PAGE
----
In an appearance Sunday on NBC's "Meet the Press," Pelosi said "doctors of the church" have not been able to define when life begins and that "over the history of the church, this is an issue of controversy."
Washington Archbishop Donald Wuerl, citing the teaching responsibility entrusted to bishops, issued a statement late Monday that read, in part: "Since the first century the Church has affirmed the moral evil of every procured abortion. This teaching has not changed and remains unchangeable."
Denver Archbishop Charles Chaput and his auxiliary bishop, James Conley, said in a statement posted on the archdiocesan Web site: "Speaker of the House Nancy Pelosi is a gifted public servant of strong convictions and many professional skills. Regrettably, knowledge of Catholic history and teaching does not seem to be one of them."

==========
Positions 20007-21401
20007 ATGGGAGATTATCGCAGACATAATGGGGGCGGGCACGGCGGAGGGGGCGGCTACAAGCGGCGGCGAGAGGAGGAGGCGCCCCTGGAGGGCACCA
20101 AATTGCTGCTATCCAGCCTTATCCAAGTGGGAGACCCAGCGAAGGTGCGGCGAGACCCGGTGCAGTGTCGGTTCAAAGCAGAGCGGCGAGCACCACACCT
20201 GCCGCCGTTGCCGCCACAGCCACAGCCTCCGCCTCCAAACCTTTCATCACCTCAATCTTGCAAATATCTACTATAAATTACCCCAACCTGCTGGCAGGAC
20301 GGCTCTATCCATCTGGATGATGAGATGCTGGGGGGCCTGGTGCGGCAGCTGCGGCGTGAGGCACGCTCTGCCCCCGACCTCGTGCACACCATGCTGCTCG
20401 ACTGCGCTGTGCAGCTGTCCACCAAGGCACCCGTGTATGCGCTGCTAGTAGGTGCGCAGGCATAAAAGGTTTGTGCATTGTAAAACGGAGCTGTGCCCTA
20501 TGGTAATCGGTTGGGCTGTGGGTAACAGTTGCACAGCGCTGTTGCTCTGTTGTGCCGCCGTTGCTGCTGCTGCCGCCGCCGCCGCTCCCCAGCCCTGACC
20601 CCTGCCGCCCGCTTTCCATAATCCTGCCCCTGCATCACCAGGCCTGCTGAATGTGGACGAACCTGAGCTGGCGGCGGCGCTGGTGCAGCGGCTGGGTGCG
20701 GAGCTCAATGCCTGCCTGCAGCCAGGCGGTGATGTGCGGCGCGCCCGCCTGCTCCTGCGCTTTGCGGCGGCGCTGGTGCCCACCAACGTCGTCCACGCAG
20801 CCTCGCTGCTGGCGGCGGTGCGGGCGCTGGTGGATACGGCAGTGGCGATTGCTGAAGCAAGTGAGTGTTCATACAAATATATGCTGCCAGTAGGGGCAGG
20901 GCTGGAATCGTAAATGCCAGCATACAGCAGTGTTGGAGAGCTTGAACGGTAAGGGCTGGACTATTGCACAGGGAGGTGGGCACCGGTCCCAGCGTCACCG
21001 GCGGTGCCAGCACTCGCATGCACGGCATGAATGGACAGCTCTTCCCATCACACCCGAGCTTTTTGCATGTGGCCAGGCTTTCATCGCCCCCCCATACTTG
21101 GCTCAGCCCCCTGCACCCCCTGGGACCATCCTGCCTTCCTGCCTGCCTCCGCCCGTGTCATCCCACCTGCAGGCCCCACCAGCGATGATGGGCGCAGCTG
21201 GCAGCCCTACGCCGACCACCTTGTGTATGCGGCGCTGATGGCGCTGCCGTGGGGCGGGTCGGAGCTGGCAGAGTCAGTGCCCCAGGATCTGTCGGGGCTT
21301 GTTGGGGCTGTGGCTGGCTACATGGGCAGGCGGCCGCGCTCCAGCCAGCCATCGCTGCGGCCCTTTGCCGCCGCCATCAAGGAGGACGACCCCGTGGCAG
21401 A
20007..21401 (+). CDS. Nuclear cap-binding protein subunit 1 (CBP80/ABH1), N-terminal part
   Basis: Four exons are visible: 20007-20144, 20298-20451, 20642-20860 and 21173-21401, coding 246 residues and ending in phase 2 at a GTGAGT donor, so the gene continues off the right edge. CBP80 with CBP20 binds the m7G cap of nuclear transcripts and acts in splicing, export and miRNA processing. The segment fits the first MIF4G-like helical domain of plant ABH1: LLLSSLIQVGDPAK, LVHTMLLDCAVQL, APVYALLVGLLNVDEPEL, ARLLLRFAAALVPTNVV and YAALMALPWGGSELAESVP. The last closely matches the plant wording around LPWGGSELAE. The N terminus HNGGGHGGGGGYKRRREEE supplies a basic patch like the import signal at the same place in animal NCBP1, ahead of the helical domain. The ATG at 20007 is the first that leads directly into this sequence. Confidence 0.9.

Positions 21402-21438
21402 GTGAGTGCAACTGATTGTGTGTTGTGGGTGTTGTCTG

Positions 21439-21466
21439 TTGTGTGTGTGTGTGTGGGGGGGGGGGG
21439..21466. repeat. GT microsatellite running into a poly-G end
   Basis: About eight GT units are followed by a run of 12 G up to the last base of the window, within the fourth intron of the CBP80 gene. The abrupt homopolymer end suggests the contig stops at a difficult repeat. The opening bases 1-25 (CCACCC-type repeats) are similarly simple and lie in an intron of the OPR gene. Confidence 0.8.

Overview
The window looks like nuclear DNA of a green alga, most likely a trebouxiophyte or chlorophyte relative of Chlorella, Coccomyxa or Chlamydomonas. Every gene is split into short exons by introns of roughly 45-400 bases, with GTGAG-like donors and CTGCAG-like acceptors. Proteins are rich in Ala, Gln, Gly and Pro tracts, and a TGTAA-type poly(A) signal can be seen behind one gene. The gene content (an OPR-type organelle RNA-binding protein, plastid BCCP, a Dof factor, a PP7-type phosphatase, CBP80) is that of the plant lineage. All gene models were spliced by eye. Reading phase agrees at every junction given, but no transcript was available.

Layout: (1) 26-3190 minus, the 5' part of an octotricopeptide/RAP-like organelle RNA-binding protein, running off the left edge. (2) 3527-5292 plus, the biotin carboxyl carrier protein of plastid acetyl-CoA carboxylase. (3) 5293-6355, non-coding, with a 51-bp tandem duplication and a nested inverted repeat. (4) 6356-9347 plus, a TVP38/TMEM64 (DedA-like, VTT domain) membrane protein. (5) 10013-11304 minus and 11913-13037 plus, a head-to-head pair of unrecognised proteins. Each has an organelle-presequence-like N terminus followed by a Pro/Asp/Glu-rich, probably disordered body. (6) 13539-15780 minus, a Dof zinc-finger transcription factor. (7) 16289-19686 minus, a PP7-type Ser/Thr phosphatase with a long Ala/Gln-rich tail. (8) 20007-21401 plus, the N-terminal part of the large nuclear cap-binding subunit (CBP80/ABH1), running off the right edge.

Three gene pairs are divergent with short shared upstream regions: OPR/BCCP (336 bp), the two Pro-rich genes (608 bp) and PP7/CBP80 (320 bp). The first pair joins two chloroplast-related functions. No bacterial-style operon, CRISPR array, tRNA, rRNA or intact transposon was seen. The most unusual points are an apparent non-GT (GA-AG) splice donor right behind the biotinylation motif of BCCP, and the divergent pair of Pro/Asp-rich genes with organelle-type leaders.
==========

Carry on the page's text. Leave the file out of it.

Abortion "is always gravely evil, and so are the evasions employed to justify it," the statement continued.
Over the weekend, Chaput said in an e-mail that Democratic vice presidential nominee-in-waiting Sen. Joseph Biden should refrain from receiving Communion because of his abortion stance.
A Pelosi spokesman did not immediately respond to a request for comment.
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